A total of 17 wealthy parents, including actress Lori Loughlin, formally submitted not guilty pleas in federal court in Boston on Monday morning in the college admissions scam.
Loughlin and her husband, Mossimo Giannulli, had previously pleaded not guilty in federal court filings earlier this month. David Sidoo, Gamal Abdelaziz, Diane Blake, Todd Blake, I-hsin “Joey” Chen, Elizabeth Henriquez, Manuel Henriquez, Douglas Hodge, Michelle Janavs, Elisabeth Kimmel, William Mcglashan, Marci Palatella, John Wilson, Homayoun Zadeh and Robert Zangrillo all pleaded not guilty as well.
The filings to charges of conspiracy to commit fraud and conspiracy to commit money laundering represented Loughlin’s first substantive response in the case. Prosecutors say she and Giannulli paid $500,000 to a fake charity to get their two daughters accepted into the University of Southern California, falsely designating them as crew recruits. The “Full House” actress is the highest-profile figure caught up in a scandal that has embroiled dozens of wealthy parents, college coaches and standardized test administrators.
Prosecutors say some of the parents facilitated cheating on the SATs and ACTs on behalf of their children, and some parents bribed college coaches to smooth their children’s path into college. Loughlin’s decision not to plead guilty in the case has already had significant legal repercussions.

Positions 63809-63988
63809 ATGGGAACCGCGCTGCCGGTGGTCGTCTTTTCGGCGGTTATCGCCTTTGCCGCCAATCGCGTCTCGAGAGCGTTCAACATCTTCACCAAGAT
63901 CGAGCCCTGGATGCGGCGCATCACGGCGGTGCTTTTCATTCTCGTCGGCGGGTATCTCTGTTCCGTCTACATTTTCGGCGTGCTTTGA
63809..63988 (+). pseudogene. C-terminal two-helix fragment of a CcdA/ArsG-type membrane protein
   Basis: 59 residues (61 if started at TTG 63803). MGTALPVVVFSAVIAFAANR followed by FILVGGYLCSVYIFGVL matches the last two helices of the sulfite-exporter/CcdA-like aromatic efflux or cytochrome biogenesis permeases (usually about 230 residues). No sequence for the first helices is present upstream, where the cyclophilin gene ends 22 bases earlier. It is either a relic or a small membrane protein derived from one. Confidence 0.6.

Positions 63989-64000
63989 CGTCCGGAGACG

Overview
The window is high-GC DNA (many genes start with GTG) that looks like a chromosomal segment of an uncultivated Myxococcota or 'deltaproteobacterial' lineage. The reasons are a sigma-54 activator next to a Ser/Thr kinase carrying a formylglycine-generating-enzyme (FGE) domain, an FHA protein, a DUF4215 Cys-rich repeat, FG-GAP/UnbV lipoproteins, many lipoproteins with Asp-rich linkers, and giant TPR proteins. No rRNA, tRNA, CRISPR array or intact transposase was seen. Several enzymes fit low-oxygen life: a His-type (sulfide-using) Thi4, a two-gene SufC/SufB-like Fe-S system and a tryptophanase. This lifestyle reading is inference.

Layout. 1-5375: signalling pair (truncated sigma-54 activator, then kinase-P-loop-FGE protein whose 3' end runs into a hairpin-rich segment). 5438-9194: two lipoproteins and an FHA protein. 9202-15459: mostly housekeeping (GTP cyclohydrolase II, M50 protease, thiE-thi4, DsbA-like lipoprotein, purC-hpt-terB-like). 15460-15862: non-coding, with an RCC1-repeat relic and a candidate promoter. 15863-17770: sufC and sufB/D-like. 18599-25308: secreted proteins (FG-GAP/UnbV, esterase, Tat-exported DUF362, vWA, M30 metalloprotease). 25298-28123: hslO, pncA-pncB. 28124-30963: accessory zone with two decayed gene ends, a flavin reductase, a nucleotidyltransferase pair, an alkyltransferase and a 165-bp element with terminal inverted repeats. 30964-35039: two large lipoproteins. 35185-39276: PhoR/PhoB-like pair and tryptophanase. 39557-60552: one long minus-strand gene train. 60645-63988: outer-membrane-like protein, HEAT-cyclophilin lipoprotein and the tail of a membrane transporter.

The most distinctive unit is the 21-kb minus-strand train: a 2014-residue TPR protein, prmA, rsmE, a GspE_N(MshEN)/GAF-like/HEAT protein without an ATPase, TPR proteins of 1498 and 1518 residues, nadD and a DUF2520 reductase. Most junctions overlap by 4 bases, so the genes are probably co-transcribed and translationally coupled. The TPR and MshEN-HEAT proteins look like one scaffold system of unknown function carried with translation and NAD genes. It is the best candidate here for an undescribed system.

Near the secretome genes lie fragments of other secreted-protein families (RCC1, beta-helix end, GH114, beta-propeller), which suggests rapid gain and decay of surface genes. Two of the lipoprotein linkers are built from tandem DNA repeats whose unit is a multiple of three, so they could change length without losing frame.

Actress Felicity Huffman was among 13 parents who pleaded guilty to a charge of conspiracy to commit fraud last week. In exchange for the guilty plea, prosecutors said they will recommend incarceration at the “low end” of the sentencing range and will not bring further charges against her.
But those who did not plead guilty, including Loughlin and 15 other parents, were charged a day later with a count of conspiracy to commit money laundering. Legal experts said this is part of the prosecution’s “carrot and stick ” approach intended to pressure defendants to plead guilty or face further charges.
The criminal complaint against Giannulli and Loughlin includes evidence from a cooperating witness, emails, bank records and a recorded phone call with each parent. Giannulli sent Rick Singer, the mastermind of the scheme, an “action picture” of each of his daughters on ergometers, the rowing machines, according to the criminal complaint.
Loughlin and Giannulli appeared in federal court in Boston last month. Each of the two charges is punishable by up to 20 years in prison.